The renaming of Calhoun College was not the only item discussed by the Yale Corporation at its February meeting: The Corporation also received an update from Yale’s responsible investments committee about ongoing research into the oil company Exxon Mobil Corp., whose efforts to sow doubt about climate change have led to calls for divestment from students and faculty.

Yale holds an undisclosed number of shares in Exxon Mobil, and the University’s Advisory Committee on Investor Responsibility — which serves as a conduit between the Corporation and the Yale community — has been investigating the company since last spring. In an interview with the News, ACIR Chair Jonathan Macey LAW ’82 said he doubts that the Corporation, which deliberates in secret, made a decision on whether to divest from Exxon at last weekend’s meeting.

“We both left … with the impression that there’s still work to be done,” Macey said. “The work is ongoing; it would be very surprising if they made the decision in light of the fact that we’re engaged in ongoing research.”

Corporation Senior Fellow Donna Dubinsky ’77 declined to comment on the discussions about Yale’s investments in Exxon Mobil.

The ACIR began investigating Exxon Mobil’s links to climate change denial last spring, around the time the student-run Dwight Hall Socially Responsible Investment Fund filed a shareholder resolution challenging Exxon Mobil to disclose its lobbying expenditures. The resolution by the DHSRI, which failed to win the support of the majority of Exxon Mobil shareholders, was a tactical maneuver partially designed to put pressure on Yale to divest by showing that direct engagement with the company had not led to improvements.

“I believe that the ACIR did have concerns after that,” said Gabe Rissman ’17, who worked on the resolution for the DHSRI. “I don’t think it’s a coincidence that they’re thinking about Exxon [Mobil].”

Since last spring, the ACIR has worked with student organizations like Fossil Free Yale as it gathers information about Exxon Mobil’s links to policy groups that fund climate change denial. According to reports in major newspapers like The Los Angeles Times and The Guardian, Exxon Mobil has long understood the dangers of climate change while publicly denying that global warming is a threat.

“We’re specifically interested in whether or not they’ve been funding climate change denial at a time when they said that they had stopped,” Macey said. “We verify things that we’ve seen in the press to determine whether or not they’re true.”

Macey added that the ACIR “may be in contact with [Exxon Mobil] at some point,” but he declined to say whether the committee has already reached out.

According to Yale professors who were interviewed, the ACIR’s research into Exxon Mobil may have a better chance of leading to divestment than FFY’s earlier efforts to advocate divestment from the entire fossil fuel industry. In 2014, the Corporation voted not to divest from fossil fuel companies, despite a referendum conducted the previous year by the Yale College Council that showed that a majority of students supported divestment.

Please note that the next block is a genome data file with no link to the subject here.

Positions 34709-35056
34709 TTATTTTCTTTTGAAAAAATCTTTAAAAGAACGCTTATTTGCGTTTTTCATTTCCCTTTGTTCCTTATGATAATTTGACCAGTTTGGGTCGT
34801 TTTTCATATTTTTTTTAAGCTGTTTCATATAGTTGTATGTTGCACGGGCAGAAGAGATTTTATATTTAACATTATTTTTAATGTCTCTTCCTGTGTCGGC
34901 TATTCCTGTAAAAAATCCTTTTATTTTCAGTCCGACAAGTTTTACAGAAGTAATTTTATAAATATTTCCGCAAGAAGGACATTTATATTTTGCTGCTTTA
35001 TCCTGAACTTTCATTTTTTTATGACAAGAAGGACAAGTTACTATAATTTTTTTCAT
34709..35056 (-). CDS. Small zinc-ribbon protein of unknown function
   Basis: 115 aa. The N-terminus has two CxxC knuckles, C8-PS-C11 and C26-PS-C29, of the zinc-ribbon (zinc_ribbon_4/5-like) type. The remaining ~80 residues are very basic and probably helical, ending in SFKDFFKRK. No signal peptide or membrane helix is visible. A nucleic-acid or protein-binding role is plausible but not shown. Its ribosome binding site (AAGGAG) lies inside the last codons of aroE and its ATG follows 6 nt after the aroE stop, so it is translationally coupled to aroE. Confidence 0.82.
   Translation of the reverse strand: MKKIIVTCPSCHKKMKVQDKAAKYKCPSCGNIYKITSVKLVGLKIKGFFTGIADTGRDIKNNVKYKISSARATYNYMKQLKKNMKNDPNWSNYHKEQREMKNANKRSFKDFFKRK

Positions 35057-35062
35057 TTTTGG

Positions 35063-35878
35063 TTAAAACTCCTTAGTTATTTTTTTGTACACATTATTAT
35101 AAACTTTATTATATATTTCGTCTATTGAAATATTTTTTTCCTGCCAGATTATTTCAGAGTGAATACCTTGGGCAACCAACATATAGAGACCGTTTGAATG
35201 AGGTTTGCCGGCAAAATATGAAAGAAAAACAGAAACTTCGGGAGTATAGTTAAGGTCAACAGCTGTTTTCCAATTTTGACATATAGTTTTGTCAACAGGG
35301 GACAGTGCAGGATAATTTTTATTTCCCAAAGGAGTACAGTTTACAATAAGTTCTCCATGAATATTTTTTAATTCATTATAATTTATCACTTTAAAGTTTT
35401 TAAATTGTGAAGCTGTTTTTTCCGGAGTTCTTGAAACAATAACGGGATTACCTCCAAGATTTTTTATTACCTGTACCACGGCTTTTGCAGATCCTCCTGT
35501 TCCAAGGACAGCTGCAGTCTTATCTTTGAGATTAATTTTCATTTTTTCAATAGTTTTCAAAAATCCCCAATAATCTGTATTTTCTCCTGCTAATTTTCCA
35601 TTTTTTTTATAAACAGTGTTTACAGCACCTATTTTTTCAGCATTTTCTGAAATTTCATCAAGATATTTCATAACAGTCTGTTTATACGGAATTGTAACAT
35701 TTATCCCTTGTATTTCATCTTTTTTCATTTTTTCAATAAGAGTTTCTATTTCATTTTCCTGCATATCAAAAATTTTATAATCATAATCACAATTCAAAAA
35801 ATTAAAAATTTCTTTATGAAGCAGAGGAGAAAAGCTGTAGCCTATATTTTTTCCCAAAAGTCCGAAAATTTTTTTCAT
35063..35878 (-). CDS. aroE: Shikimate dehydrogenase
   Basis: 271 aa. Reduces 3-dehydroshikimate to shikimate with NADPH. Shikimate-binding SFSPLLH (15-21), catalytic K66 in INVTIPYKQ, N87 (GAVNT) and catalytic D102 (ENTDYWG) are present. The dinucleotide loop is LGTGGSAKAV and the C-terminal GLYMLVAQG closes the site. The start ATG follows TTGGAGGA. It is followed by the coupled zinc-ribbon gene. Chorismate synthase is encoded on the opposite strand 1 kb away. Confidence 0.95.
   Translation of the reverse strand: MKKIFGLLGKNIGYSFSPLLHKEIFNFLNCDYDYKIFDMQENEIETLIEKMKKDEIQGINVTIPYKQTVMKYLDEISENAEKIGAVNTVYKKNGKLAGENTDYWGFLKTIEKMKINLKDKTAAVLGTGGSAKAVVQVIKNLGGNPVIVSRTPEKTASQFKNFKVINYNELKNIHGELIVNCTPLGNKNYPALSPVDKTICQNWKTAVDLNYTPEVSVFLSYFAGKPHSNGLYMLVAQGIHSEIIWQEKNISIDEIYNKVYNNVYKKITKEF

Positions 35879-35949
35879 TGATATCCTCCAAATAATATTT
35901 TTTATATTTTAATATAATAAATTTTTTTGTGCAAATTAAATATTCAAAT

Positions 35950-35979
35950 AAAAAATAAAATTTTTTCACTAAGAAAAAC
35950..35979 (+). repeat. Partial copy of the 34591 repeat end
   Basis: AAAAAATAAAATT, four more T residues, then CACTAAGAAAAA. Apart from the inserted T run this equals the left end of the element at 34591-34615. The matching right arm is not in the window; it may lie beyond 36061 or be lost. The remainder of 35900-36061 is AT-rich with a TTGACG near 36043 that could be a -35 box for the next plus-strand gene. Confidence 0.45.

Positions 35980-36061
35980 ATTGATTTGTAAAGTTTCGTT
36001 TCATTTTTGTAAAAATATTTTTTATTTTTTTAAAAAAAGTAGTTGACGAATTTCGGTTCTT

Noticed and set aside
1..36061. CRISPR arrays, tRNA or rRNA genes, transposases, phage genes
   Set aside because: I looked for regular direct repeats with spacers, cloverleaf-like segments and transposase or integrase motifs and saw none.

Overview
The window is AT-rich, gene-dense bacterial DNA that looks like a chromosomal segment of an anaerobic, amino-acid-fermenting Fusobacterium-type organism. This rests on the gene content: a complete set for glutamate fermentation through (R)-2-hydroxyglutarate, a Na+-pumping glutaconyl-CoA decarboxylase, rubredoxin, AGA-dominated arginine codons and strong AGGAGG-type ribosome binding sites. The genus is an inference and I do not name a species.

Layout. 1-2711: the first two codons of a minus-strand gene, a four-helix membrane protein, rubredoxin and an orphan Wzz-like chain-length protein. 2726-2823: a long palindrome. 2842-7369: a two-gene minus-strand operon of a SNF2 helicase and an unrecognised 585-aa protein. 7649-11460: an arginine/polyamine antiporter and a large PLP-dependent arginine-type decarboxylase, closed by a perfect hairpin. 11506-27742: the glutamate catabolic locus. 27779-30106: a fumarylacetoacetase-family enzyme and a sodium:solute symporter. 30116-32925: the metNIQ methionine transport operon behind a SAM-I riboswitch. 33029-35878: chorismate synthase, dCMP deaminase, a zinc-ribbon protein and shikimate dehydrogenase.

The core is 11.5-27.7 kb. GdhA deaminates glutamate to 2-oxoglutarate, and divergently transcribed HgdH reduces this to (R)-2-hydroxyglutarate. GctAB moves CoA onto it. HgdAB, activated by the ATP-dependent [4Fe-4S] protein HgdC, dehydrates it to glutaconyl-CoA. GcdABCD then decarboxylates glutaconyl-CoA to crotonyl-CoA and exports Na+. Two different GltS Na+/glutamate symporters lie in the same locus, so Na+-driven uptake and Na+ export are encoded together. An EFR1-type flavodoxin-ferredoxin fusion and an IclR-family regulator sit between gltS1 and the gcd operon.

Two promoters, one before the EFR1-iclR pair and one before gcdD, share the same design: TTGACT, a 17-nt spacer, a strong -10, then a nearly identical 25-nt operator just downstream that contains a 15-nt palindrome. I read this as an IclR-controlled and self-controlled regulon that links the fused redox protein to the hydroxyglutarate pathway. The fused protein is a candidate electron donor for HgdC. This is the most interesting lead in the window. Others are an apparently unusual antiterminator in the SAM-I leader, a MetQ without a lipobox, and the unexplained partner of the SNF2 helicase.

“One of the many grounds that we believe justifies divestment is the fossil fuel industry’s active effort to spread misinformation about the reality of climate change,” said Nathan Lobel ’17, the policy coordinator for FFY. “We have not stopped advocating for full divestment but have organized around Exxon lately because we push for forward motion wherever possible.”

For the last four decades, the University’s investment decisions have been guided by “The Ethical Investor,” a 150-page manual published in 1972. In 2014, FFY argued that the social harm caused by fossil fuel companies’ greenhouse gas emissions justified divestment.

The Corporation Committee on Investor Responsibility — which works directly with the ACIR and has decision-making authority over Yale’s investments — rejected that proposal. But this time around, Yale’s divestment advocates are focusing on an individual company’s efforts to distort policy, rather than the environmental impact of greenhouse gas emissions.

In an interview with the News, Yale School of Public Health professor Robert Dubrow said it would still be “a substantial victory if Yale were to divest from Exxon Mobil and not the other companies.”

“It’s not only the largest fossil fuel company, it’s also been in the lead in terms of promoting climate denial, and also lobbying against climate action at the congressional level,” he said.

Still, despite the ongoing work of the ACIR, Lobel expressed frustration with the “glacial pace” of the Corporation’s decision-making process, noting that 2016 was Earth’s hottest year on record and that carbon levels in the atmosphere are higher than ever.

“Because of the opaque nature of Corporation decision-making, we have no information about when the Corporation will address Exxon [Mobil] divestment or whether they will address it at all,” Lobel said. “If the Corporation is not willing to actually discuss ethical investment policy with community members, they at least should make public their agenda for the coming year.”

The eight members of the ACIR are Macey, undergraduate representative Susan Wang ’18, Caroline Muraida FES ’17, Executive Director of the Office of Dissemination and Online Education Lucas Swineford, Associate Vice President for Development Patricia Pedersen, history professor Harry Stout and alumni Darcy Frisch ’92 and Elon Boms SOM ’07.

Clarification, Feb. 20: This story has been updated to reflect the different priorities of FFY.